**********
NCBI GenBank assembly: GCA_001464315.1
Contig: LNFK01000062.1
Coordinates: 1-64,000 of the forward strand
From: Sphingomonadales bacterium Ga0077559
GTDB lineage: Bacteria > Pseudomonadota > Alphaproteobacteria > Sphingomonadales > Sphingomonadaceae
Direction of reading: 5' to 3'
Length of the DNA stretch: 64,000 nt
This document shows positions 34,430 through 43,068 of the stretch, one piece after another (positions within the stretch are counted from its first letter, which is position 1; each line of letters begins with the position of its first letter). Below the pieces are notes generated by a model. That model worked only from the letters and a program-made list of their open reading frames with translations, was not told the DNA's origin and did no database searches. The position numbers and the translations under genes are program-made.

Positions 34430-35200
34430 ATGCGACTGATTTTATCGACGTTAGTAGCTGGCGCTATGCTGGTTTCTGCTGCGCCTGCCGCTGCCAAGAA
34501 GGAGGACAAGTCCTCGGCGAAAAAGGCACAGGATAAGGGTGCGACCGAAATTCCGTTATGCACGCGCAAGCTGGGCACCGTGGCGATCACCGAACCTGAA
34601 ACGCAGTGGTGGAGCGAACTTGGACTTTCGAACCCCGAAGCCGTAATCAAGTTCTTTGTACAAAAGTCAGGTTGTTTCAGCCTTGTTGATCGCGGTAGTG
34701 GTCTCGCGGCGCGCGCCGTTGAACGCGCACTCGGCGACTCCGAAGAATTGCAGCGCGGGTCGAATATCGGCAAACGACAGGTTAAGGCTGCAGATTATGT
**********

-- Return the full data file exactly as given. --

NCBI GenBank assembly: GCA_001464315.1
Contig: LNFK01000062.1
Coordinates: 1-64,000 of the forward strand
From: Sphingomonadales bacterium Ga0077559
GTDB lineage: Bacteria > Pseudomonadota > Alphaproteobacteria > Sphingomonadales > Sphingomonadaceae
Direction of reading: 5' to 3'
Length of the DNA stretch: 64,000 nt
This document shows positions 34,430 through 43,068 of the stretch, one piece after another (positions within the stretch are counted from its first letter, which is position 1; each line of letters begins with the position of its first letter). Below the pieces are notes generated by a model. That model worked only from the letters and a program-made list of their open reading frames with translations, was not told the DNA's origin and did no database searches. The position numbers and the translations under genes are program-made.

Positions 34430-35200
34430 ATGCGACTGATTTTATCGACGTTAGTAGCTGGCGCTATGCTGGTTTCTGCTGCGCCTGCCGCTGCCAAGAA
34501 GGAGGACAAGTCCTCGGCGAAAAAGGCACAGGATAAGGGTGCGACCGAAATTCCGTTATGCACGCGCAAGCTGGGCACCGTGGCGATCACCGAACCTGAA
34601 ACGCAGTGGTGGAGCGAACTTGGACTTTCGAACCCCGAAGCCGTAATCAAGTTCTTTGTACAAAAGTCAGGTTGTTTCAGCCTTGTTGATCGCGGTAGTG
34701 GTCTCGCGGCGCGCGCCGTTGAACGCGCACTCGGCGACTCCGAAGAATTGCAGCGCGGGTCGAATATCGGCAAACGACAGGTTAAGGCTGCAGATTATGT